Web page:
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My great grandmother was thought
to be a pop, a small glitch of blood
and flesh lost to waters.

Where she lay the net
she caught. Where she skinned the fish
it bled.

              How to understand the skill of gender
              when the water is involved.

              How to understand the death of context
              as the drought crosses generations

              & becomes your own.

We were taught a quiet complex:
grandmother's birth was demonic
an unfortunate flowering of envy -

the demon, a flaccid trout
gasping for its own compound.

Nana bled the sugar then killed
the cows then had the child

then, in the estimation of her own salt
disappeared into the diamond of the ocean
the night slowly wafting behind her,

Salt water the only portal left to
a true north, where

affection is a multi-modal operation
unfettered by the compulsion of straight lines
right angles
and the bald emerald eye of male need






Lay my body out at sea
Flush the wild toxins of
Such willfully lived
Lives, such painfully
Dead morsels of morals
and piety. I trust my god,
I know she'll make good
Document of me, my
Frail pieces a cast for some
New blood and that's the way
It goes, the power to cut it
All short just a switch in
the impulse of a broken
Heart. I let my fear of missing
it go, my sojourner's expectation
I give no thought to what I could
Have been, just the cold breadth
Of who the fuck I am, I have the
Chance to make it so easy, to make
Design of a tragic fall to order, I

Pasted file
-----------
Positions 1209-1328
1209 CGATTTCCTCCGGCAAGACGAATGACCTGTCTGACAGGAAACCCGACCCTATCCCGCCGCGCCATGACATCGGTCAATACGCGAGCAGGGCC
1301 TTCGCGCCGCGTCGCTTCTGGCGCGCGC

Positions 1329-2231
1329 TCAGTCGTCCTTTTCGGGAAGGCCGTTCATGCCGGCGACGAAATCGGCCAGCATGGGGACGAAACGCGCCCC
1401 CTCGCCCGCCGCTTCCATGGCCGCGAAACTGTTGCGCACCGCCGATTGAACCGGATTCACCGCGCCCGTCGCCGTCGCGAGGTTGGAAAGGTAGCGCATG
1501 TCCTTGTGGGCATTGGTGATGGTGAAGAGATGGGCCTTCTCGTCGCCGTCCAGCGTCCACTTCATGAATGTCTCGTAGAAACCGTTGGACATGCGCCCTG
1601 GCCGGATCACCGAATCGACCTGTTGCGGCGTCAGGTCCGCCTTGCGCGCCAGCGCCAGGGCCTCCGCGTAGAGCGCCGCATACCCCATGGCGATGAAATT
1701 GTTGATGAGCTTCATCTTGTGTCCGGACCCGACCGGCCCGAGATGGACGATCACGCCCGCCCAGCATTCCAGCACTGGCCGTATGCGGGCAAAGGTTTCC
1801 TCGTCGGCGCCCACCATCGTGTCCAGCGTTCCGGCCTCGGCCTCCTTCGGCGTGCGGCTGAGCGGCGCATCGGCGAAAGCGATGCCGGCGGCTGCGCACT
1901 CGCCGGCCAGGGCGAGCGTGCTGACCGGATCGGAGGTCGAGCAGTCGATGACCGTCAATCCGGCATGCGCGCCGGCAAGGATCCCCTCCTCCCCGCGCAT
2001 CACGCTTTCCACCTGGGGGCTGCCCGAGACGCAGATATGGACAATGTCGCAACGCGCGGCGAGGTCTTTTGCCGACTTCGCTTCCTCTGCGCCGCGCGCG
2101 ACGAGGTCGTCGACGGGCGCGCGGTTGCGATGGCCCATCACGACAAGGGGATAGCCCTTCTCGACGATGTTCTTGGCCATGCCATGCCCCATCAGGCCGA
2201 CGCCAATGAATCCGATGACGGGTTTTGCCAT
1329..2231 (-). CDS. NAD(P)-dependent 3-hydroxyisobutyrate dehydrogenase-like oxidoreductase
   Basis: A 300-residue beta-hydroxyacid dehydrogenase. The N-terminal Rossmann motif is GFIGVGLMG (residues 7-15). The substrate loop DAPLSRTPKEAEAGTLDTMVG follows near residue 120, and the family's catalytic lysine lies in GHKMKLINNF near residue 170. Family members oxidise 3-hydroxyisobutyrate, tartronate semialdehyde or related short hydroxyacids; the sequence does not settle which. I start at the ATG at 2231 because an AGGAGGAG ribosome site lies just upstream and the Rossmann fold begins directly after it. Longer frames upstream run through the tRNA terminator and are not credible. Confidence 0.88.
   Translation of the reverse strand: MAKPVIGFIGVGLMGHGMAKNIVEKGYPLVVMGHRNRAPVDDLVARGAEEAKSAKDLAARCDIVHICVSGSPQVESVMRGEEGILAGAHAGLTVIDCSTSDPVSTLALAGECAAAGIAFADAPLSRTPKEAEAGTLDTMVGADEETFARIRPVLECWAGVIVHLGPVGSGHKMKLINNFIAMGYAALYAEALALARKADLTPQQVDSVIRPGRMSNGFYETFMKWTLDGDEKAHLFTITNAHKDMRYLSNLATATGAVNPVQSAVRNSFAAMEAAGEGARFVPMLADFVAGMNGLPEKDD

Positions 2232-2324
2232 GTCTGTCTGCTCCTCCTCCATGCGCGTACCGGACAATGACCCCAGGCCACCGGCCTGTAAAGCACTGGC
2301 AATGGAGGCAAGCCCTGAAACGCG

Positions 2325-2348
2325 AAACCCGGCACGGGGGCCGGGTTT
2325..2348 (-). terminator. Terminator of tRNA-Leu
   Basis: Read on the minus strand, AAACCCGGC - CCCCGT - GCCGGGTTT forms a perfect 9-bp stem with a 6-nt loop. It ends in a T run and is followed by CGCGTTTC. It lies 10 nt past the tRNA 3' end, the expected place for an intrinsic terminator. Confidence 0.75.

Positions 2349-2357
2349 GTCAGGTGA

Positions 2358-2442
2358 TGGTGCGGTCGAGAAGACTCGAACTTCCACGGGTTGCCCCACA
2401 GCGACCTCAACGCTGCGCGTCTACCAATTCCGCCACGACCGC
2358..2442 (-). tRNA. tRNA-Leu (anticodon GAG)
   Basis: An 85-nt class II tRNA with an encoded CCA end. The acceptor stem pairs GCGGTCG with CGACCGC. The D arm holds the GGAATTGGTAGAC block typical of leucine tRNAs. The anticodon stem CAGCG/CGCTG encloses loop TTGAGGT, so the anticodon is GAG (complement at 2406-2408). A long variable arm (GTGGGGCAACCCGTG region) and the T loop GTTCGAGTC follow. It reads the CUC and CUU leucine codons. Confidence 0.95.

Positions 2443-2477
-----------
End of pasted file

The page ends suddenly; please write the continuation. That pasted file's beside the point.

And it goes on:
Know the call when I hear it, the
Solemn, sick bell. And I honor it,
Sing back to it, hold fast to it,
Take a cab to the upper east side,
At noon and order the lobster dinner,
Take another cab to Boreoum to
Hug my mother, take another
Cab to Coney, where the Atlantic
Meets the urban dynasty, a reminder
That my body has drowned before.
At sunset, the taxi driver unlocks
His doors and offers, "probably too nippy
to wade,” but drowning is so
dream-like, so purple in the
volume of a hard deinstall, and
I am unafraid. I imagine I'd
meet a friend on the way,
another melancholy black girl on
her way back home, we'd hold hands
On the descent into this new world of
Queer solitude, the gentle waves
Of a deep fever calling me towards
That garden of resurrected
possibility, where everything
Lives in patient grandiosity
and nothing is made to survive.




Camonghne Felix.jpg


Camonghne Felix, M.A. is a poet, political strategist, media junkie and cultural worker. She received an M.A. in Arts Politics from NYU, an MFA from Bard College, and has received Fellowships from Cave Canem, Callaloo and Poets House. The 2012 Pushcart Prize nominee is the author of the chapbook Yolk, and was recently listed by Black Youth Project as a "Black Girl From the Future You Should Know." Her first full-length collection of poems, Build Yourself a Boat, was a 2017 University of Wisconsin Press Brittingham & Pollak Prize finalist, and a 2017 Fordham University Poets Out Loud semi-finalist.